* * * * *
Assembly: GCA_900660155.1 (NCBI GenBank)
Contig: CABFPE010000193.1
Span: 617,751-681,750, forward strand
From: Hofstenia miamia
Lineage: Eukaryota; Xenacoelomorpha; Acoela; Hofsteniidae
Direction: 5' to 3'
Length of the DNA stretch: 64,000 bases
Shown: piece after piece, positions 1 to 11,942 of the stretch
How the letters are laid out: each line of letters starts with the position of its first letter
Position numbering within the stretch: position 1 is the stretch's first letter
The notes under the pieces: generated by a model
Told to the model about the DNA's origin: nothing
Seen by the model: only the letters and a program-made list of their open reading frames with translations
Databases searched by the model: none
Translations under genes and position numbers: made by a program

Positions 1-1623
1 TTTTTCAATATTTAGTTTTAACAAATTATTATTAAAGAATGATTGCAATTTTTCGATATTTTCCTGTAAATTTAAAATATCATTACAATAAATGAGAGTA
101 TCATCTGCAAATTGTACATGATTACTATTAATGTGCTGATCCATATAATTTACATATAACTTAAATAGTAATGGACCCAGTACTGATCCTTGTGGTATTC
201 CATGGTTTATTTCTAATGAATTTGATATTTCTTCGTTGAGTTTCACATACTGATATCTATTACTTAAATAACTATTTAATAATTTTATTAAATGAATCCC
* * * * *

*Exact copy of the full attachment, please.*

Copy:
Assembly: GCA_900660155.1 (NCBI GenBank)
Contig: CABFPE010000193.1
Span: 617,751-681,750, forward strand
From: Hofstenia miamia
Lineage: Eukaryota; Xenacoelomorpha; Acoela; Hofsteniidae
Direction: 5' to 3'
Length of the DNA stretch: 64,000 bases
Shown: piece after piece, positions 1 to 11,942 of the stretch
How the letters are laid out: each line of letters starts with the position of its first letter
Position numbering within the stretch: position 1 is the stretch's first letter
The notes under the pieces: generated by a model
Told to the model about the DNA's origin: nothing
Seen by the model: only the letters and a program-made list of their open reading frames with translations
Databases searched by the model: none
Translations under genes and position numbers: made by a program

Positions 1-1623
1 TTTTTCAATATTTAGTTTTAACAAATTATTATTAAAGAATGATTGCAATTTTTCGATATTTTCCTGTAAATTTAAAATATCATTACAATAAATGAGAGTA
101 TCATCTGCAAATTGTACATGATTACTATTAATGTGCTGATCCATATAATTTACATATAACTTAAATAGTAATGGACCCAGTACTGATCCTTGTGGTATTC
201 CATGGTTTATTTCTAATGAATTTGATATTTCTTCGTTGAGTTTCACATACTGATATCTATTACTTAAATAACTATTTAATAATTTTATTAAATGAATCCC